As an added thought: Maybe we are being a bit literal here with description. Clearly a person who exercises aerobically is more likely to be fit. It's a statistical fact that fit people are more likely to obtain jobs, get promoted, etc. We are a visual society, like it or not. We tend to gravitate towards healthy looking people. I think it's a stretch to say you don't have time or money to work out when it's easy to walk from place to place, take the stairs, etc. At the end of the day Dave's macro argument is simple: living well increases your odds of success.

    November 30, 2013 at 4:43 pm |
    • mychiefs58

      so does being white. more so, in fact. by a wide margin. perhaps Dave is unaware of how his skin color helped him. or, perhaps, he will add another thing for people to spend their poverty line dollars on (besides Whole Foods, audio books, and gym memberships)...skin bleaching.

      November 30, 2013 at 4:54 pm |
      • deegeejay

        Don't feel left out! Dave's advice applies to all skin colors! Hard work, self-discipline, self-restraint, and giving to the needy can work for anyone! Good luck!!

        December 1, 2013 at 10:41 am |
  8. Liberals are humane

    Not just the poor vote for liberals. There are millions of middle class and up that do as well. And, the government does NOT just give money, food, etc. to the WORKING poor. They are REQUIRED to follow rules, such as: attend resume, and interview workshops; they also have to look for work, or they will get cut off. Yes, that is the truth. I am NOT on assistance of any kind, but, I have to care about those that fall through the cracks: the disabled, people that don't make enough working 2-3 jobs, to pay for rent, food, and healthcare. And, last but not least, the elderly need assistance. Another thing: The government does not give out free phones. That is done by the cell phone companies themselves: AT&T, Sprint, Verizen, etc. For those that get Medicaid/Medicare..they have to pay premiums, and co-payments for doc visits and meds. It's not free, at all. Also, everyone knows that healthy food costs more. Organic is even more expensive, too. The bible thumper that teaches evangelists how to make money: That is one of many reasons I don't believe in organized religion. Giving money to "God" to serve him?? Spare me. I'd rather see where mine goes, like into a homeless,or domestic family shelter.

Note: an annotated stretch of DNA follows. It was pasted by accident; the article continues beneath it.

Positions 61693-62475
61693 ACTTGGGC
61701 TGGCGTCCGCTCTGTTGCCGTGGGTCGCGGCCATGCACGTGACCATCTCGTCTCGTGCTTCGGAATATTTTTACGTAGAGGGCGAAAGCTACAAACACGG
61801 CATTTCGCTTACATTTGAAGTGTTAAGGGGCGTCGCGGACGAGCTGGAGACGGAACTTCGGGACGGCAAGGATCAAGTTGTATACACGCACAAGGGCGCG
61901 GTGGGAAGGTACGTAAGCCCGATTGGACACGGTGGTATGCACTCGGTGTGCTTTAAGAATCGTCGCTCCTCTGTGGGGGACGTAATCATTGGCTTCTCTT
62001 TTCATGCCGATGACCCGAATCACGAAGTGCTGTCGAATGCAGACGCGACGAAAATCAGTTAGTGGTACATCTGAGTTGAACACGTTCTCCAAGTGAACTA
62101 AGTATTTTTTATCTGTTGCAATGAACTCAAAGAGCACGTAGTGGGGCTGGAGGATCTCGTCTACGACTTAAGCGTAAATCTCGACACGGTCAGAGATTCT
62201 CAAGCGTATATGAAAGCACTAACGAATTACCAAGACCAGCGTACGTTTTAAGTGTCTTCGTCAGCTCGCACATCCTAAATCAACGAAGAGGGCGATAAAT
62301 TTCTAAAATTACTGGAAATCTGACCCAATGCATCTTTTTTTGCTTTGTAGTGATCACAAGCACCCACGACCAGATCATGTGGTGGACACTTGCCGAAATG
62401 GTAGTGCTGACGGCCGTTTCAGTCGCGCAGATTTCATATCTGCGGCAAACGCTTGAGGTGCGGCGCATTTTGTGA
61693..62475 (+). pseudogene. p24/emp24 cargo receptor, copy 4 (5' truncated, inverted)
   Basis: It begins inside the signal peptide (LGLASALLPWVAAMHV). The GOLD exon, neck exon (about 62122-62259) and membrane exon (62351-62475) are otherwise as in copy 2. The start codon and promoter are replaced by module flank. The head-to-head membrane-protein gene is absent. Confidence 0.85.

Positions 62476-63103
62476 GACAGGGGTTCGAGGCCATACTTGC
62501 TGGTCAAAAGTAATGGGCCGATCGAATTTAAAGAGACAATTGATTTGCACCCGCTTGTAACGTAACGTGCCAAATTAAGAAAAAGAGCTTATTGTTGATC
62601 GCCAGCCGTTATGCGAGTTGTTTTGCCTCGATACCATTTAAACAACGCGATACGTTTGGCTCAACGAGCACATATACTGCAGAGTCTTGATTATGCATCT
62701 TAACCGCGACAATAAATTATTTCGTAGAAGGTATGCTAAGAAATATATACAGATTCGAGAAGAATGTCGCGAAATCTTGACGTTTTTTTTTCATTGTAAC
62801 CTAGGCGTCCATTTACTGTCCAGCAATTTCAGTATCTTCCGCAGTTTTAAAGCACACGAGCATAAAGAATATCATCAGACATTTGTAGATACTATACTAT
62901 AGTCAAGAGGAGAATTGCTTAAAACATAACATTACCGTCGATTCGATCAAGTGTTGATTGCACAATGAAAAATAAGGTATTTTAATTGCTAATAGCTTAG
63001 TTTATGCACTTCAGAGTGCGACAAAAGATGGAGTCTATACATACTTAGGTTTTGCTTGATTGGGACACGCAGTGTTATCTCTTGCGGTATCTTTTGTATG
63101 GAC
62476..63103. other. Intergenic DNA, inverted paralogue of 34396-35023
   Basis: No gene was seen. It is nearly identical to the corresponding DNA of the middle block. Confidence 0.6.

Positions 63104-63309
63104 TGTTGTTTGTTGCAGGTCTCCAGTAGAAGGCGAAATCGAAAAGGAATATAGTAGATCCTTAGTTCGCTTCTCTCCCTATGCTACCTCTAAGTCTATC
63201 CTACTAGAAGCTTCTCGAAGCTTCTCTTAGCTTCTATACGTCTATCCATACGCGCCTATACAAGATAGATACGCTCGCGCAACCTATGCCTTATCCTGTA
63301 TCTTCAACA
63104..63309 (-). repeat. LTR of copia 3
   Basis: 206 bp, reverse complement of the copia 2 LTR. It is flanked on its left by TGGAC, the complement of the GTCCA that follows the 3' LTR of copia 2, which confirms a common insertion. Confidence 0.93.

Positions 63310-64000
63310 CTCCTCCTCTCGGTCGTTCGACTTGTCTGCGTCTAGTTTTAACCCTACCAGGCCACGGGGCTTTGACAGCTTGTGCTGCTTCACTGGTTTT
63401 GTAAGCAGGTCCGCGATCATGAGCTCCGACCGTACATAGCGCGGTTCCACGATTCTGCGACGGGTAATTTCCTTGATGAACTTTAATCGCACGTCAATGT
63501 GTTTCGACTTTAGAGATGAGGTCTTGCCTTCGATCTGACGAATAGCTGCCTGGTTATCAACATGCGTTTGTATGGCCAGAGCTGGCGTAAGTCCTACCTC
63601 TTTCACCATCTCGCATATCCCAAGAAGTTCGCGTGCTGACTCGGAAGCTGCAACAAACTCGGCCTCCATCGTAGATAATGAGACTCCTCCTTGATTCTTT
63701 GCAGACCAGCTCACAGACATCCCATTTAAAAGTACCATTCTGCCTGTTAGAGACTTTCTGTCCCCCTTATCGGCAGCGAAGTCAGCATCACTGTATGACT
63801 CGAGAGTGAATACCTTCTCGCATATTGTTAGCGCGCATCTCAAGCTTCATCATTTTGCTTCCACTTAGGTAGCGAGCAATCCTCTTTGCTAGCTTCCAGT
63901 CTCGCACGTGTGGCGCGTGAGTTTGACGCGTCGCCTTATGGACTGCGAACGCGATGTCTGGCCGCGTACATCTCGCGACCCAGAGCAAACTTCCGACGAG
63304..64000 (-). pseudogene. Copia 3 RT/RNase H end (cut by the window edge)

November 30, 2013 at 4:43 pm |
    • Maddy

      That whole "Obamaphone" myth was debunked long ago. The Lifeline program was a Reagan policy, IIRC.

      November 30, 2013 at 4:56 pm |
    • deegeejay

      How simplistic your thinking – it is good then that you give whatever you can to the less fortunate. Dave's method helps more though – exponentially.

      December 1, 2013 at 10:44 am |
  9. whorhay

    That is true Crimzin but healthy eating and working out still takes lots of time and energy. And if you are broke all the time working multiple jobs then you very likely won't have the energy or time to do those things. Eating healthier is also frequently more expensive. The author is correct in that most of those items are not causation. It should be pointed out though that Ramsey is right in that your behavior is often the only thing you can change in such a situation. So while it is good to know what the other factors are, you should be leveraging the factors that you can change the most and work on the rest as you can.

    November 30, 2013 at 4:38 pm |
    • Sara

      If we can make sure people have healthcare and avoid early pregnancies we at least give them a fighting chance to work on the few variables that are within their control. But no 20 yr old single mother is going to be eating sushi, visiting the gym and paying into her 401K unless supported by wealthy parents...who would probably have raised her to choose abortion over single motherhood.

      November 30, 2013 at 5:32 pm |
  10. Ron Moore

    Good work using Mr. Ramsey's name to get published. Perhaps you should work on fact finding and writing to get your next article published, instead of name dropping.

    November 30, 2013 at 4:37 pm |
    • Maddy

      RHE is a frequent BB contributor.

      November 30, 2013 at 4:58 pm |
  11. 1ofTheFallen